Beyond the railyard history, the open spaces and native and drought tolerant landscaping are also worth noting — in addition to the plentiful lawn space for picnics and strolling, the park also features large swaths of native wildflower meadows — still in bloom when I visited — along with a system of bioswales and even an area rangers refer to as “the wetlands,” which they assured me was actually filled with water after our recent rains.
It’s not all natives and drought-tolerants, though — in homage to Southern California’s agricultural past, the group Fallen Fruit tends to an orchard of Valencia oranges in the park as part of its “Endless Orchard” project. Visitors can, indeed, snag an orange to juice at home if they want — and there are also pomegranate and olive trees in the park as well.
The new park buildings — a ranger station and an interactive media lab — take architectural cues from the Chinatown neighborhood while also providing lots of open access to the park.
On the western edge of the park, visitors can also see a part of even earlier L.A. history – the Zanja Madre:
The Zanja Madre (Mother Ditch) was the first aqueduct for the Pueblo of Los Angeles. The original open-air system was built shortly after the Pueblo’s founding in 1781. Over time, portions of the sprawling system were improved as enclosed brick systems or underground pipes, but most were lost to development and history. In recent times, though, archeologists have made some happy discoveries of the Zanja. A section was found near a parking garage on Broadway in 2000; in 2005 this section was uncovered by MTA construction crews building the Gold Line tracks (it was long assumed any existing relics of the Zanja would have been destroyed by the enormous railyard that was here before); and in 2014 a section was uncovered near the Blossom Plaza development near the Chinatown Gold Line station.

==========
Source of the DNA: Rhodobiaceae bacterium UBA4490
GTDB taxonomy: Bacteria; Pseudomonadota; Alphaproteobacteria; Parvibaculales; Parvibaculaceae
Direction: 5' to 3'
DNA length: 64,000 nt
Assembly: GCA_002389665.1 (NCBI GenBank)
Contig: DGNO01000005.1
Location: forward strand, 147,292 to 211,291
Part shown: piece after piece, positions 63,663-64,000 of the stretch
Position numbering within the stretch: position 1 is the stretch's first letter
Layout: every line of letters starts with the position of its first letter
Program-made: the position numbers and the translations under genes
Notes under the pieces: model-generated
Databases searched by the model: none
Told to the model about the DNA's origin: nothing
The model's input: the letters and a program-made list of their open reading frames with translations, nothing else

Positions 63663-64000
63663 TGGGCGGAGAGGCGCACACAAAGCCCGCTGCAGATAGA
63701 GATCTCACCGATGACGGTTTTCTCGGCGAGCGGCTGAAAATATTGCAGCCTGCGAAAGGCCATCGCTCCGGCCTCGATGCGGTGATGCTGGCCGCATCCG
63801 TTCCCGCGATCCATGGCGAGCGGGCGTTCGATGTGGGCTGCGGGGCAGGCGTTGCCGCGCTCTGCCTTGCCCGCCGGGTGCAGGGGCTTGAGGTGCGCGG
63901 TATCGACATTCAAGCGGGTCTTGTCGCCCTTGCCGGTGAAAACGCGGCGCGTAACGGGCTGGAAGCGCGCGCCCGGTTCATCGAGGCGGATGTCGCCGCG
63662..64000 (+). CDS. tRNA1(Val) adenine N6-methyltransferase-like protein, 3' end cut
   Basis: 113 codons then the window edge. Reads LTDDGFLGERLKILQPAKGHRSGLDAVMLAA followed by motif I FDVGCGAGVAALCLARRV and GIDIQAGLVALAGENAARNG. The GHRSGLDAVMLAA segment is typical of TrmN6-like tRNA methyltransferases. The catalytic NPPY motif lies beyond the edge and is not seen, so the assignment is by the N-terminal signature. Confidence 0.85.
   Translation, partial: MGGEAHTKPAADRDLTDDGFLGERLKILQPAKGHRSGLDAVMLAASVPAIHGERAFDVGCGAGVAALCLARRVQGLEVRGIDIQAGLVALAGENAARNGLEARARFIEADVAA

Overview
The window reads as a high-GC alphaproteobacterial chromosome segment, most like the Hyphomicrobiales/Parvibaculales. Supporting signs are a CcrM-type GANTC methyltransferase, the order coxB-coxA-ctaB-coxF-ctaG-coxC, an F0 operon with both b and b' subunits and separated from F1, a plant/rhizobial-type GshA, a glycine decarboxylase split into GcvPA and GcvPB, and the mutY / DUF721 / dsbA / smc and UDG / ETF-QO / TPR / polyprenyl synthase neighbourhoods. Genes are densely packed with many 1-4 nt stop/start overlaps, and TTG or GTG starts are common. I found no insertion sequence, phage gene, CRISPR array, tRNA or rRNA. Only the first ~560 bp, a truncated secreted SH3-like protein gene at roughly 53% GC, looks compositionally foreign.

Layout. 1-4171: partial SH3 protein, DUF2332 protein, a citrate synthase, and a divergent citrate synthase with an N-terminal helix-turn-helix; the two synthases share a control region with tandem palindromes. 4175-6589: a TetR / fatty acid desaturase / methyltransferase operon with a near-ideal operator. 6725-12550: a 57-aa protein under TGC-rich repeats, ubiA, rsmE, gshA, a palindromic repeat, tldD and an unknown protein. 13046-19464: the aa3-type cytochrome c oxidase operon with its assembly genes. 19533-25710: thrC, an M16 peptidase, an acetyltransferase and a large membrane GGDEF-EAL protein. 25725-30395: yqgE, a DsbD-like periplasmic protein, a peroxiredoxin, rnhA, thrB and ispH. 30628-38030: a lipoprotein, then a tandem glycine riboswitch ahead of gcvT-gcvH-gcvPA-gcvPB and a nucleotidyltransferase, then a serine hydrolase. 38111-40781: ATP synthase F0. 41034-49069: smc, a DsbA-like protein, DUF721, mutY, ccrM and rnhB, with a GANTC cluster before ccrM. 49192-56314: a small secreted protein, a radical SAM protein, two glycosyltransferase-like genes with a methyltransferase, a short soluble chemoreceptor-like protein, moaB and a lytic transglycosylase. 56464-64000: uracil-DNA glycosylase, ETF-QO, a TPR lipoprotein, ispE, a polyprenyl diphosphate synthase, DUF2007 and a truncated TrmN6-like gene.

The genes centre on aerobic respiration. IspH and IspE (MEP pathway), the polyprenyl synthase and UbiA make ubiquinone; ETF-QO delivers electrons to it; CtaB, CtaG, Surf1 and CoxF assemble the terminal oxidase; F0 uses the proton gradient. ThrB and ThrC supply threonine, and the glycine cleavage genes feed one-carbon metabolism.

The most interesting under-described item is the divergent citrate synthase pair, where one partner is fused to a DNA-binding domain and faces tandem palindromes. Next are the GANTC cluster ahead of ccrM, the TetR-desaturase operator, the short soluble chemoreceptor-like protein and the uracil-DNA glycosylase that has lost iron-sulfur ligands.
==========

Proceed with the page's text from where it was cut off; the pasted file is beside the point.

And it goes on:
In the future, the park will have an onsite restaurant and beer garden called Cargo, as well as rotating art installations. There are also plans to extend the circular bridge across the Metro tracks to provide access from Broadway, as well as working with the city to make the roadways surrounding the park a bit more pedestrian-friendly — which will be important as new residential and commercial developments move into the now-mostly-still-industrial neighborhood. The park is a trailhead for UCLA’s Trail City LA project and there are hopes to connect this park to the nearby Rio de Los Angeles State Park and El Pueblo de Los Angeles Historical Monument, as well as expand renovations to its northern reaches near the Broadway Viaduct, which will remain an active part of the park for screenings and performances.
The brand new Los Angeles State Historic Park opens to the public on Saturday, April 22.
Modern Hiker will be present at the Grand Opening from 10AM through about 4PM. Meet Founder and Editor Casey Schreiner and pick up an autographed copy of his book “Day Hiking Los Angeles.”